Gee, maybe my kid’ll finally be grateful for what he has. And it’s time he learned to empathize with the less fortunate.
Unless the “less fortunate” grow to despise him because they’re on the fast track to “more fortunate.” No self-respecting poor kid wants to wind up a pansy-ass bleeding heart willing to slide over for anyone on the bus.
You make it sound like my kid’s going to be hung out like a sheet.
Not without consequences, he isn’t. Consider this: an overly empathetic child is pummeled in dodge ball by the very kids whose friendship he thought he’d won. Obviously relational trust has broken down. But don’t worry. At Chalmers we bring all involved parties together, and in a safe, caring environment, the child will express how he felt about being mercilessly picked on. That is, if he can speak at all. Sometimes a student can spit out what’s left of his teeth and mumble a few words as he’s being lifted onto a stretcher. Sometimes not. It all depends on how bad he’s hemorrhaging.
My kid’s gonna get beaten up?!
Relax. It was just a hypothetical situation. On the other hand, nothing prepares a child for the real world like the bitter taste of betrayal and a spine held together with steel pins. Yes, sticks and stones do break bones. And if you think words can never hurt you, then you’ve never faced a propaganda campaign.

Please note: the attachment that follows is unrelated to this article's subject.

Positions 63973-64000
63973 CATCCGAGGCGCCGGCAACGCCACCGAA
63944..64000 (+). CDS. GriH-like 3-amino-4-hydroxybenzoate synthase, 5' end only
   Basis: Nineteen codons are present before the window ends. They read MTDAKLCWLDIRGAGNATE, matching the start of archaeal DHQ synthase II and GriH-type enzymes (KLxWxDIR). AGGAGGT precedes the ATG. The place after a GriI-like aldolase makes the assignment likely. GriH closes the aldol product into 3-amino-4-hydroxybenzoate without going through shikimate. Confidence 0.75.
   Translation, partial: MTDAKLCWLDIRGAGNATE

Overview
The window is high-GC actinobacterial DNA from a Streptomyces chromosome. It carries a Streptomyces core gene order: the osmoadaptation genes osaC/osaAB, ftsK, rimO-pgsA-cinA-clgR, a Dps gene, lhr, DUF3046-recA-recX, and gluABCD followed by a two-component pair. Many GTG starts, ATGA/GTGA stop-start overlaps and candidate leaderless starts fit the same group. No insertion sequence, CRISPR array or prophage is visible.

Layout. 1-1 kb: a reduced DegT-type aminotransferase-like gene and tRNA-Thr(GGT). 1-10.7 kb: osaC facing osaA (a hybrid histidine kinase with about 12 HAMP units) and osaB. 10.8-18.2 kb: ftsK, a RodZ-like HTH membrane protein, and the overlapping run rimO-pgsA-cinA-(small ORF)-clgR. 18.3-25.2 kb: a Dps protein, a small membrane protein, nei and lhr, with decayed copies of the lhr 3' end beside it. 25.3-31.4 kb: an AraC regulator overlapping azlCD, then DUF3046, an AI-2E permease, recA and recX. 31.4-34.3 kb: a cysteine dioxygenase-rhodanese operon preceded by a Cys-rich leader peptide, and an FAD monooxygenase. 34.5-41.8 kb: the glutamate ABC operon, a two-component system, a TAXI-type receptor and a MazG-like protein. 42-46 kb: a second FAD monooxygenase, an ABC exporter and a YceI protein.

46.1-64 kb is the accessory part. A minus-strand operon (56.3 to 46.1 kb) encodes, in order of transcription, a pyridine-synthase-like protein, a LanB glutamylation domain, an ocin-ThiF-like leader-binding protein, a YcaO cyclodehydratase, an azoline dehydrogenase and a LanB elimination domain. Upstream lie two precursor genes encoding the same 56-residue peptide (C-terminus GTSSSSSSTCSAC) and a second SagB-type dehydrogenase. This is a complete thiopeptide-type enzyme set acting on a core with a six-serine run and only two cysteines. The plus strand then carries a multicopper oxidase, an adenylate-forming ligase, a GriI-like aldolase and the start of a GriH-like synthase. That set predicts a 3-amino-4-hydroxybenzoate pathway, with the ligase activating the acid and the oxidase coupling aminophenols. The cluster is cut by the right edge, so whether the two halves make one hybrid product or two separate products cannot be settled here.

Okay, but how does all this “values” stuff work with a regular education? My kid’ll learn how to graph a parabola and do a Google search, right?
Your child will learn positive values as he receives a sterling education because they’re seamlessly incorporated into the curriculum. Along with challenging academics, students are confronted with morally ambivalent situations. Large amounts of cash are often left lying around, usually next to weapons and drugs. Gym classes include pole dancing and stripping options just to see who goes for it. As students progress, they face increasingly nuanced dilemmas. After all, out in the real world your child won’t be deciding between right and wrong, he’ll be grappling with the lesser of two evils. Discerning between good and bad is fairly straightforward. Weighing bad against worse is trickier, and one usually needs an experienced guide. Someone who’s managed to avoid a prison sentence, for instance.
But that’s who I want my kid to stand up to, not learn from.
Good luck with that. The smarter a person is, the greater the range of corruption he can justify. Besides, society loves intelligent, charismatic criminals. They’re “winners” and the kinds of people companies and governments really want to hire because they make things happen. Not only do nice guys finish last, they usually do it wearing t-shirts that say “No More Mr. Nice Guy.”
Okay, wise guy, do your kids go to this school?
All you need to know is that at Chalmers we offer a values-based education that teaches students to ask tough questions of themselves, their community, and the world at large. But if they start asking The Chalmers Academy tough questions, they’re out of here. No one likes a critic.